Dare to be Wild

I just had to give a shoutout to this incredibly beautiful movie, despite my still aching shoulder. “Dare to be Wild” is an Irish Indie film from 2015 about the landscape designer Mary Reynolds who set out to change the world with her wild garden designs inspired by ancient Celtic beliefs.

If you are, like me, a bit tired of documentaries telling us how we have messed up the planet and how evil people are, leaving you with the feeling that we might as well just lay down and die, then this movie is the perfect opposite to that. It is a film full of hope, giving us ideas and inspiration on how we can help celebrate and care for our wild nature.

Mary Reynolds grows up in wild Ireland where she roams freely around with the fairies. She develops a profound love for trees, plants, flowers, and everything wild and green, and when she grows up she wants to inspire other people to feel the same love and nearness to nature, so that that love can bloom into a willingness to care for and nurture our wild places.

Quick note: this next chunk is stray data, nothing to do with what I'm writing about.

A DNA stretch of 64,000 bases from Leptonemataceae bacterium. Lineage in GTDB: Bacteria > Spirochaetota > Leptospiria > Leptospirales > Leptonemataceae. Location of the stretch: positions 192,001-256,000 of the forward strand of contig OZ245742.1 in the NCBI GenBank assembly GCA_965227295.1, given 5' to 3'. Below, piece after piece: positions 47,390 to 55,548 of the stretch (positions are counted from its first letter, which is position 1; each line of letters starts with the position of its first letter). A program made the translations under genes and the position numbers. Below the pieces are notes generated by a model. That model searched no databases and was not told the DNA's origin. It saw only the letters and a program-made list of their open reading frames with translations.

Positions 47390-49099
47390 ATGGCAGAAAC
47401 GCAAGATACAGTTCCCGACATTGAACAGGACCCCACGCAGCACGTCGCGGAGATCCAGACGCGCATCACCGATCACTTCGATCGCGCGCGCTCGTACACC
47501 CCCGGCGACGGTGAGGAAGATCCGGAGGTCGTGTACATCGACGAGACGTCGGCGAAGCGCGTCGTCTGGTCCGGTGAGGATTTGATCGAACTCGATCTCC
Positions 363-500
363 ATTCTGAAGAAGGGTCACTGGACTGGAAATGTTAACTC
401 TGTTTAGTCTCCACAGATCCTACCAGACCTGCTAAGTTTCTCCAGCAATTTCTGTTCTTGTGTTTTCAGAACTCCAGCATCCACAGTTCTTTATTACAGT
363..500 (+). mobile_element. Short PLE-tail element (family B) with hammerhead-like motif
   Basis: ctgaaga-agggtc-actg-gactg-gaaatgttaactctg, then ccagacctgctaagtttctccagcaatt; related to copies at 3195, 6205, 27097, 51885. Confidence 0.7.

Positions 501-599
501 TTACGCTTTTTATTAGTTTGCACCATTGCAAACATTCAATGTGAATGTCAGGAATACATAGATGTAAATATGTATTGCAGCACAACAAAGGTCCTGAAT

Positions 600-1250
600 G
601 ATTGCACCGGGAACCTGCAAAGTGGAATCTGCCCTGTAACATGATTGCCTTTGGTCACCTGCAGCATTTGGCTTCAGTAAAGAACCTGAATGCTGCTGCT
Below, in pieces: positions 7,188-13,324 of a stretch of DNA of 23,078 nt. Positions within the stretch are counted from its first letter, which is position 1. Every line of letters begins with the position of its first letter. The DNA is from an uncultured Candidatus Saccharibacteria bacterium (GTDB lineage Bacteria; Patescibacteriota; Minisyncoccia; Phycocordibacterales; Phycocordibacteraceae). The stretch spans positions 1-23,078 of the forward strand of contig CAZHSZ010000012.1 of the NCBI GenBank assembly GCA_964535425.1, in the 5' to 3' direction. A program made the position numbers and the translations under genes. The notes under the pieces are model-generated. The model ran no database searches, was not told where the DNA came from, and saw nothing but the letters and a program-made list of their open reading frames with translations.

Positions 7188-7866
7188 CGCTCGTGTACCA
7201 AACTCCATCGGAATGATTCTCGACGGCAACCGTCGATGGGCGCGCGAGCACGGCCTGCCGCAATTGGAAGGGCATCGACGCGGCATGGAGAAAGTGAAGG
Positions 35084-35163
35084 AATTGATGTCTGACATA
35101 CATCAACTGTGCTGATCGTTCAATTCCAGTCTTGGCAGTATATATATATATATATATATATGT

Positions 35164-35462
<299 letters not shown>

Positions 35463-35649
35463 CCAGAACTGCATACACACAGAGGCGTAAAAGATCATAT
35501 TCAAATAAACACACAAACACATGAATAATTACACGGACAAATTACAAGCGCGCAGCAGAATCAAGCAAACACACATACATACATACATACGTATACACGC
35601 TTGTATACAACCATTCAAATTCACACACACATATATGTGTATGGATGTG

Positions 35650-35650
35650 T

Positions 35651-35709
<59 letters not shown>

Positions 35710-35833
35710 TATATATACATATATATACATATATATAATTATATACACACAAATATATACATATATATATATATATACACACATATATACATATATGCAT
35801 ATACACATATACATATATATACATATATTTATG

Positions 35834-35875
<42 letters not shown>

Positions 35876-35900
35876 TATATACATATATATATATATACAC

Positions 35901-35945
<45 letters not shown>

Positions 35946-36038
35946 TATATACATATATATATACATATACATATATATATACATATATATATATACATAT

But in order to reach out to people she needs exposure, she needs an arena where she can be heard, so she signs up for the Chelsea Flower Show, hoping to win people over with her old Celtic garden designs. But she is just one young girl, with no one to help her or raise money for her. How will she manage to even put a garden together? Well, by believing it has already happened…

I fell completely in love with this movie! I pretty much had tears in my eyes from start to finish. This is the kind of film I have been waiting for! A positive, celebratory film that inspires us to love and care for nature and wildness, not to cower away in fear. A film that gives us solutions, and not just problems.

I highly recommend this gorgeous movie to everyone, but especially for those who, like me, love flowers, nature, wildness, trees and forests!

P.s I have always watched another movie with somewhat the same theme, the Oscar nominated “Captain Fantastic” with Viggo Mortensen in the lead. It’s good, and it certainly makes you think, but it is much rougher and much more American than the beautiful “Dare to be Wild.”


22 thoughts on “Dare to be Wild

  1. I just saw this post and now I totally want to see the film! Out of curiosity, when you said that Captain Fantastic is “rougher and more American,” what did you mean?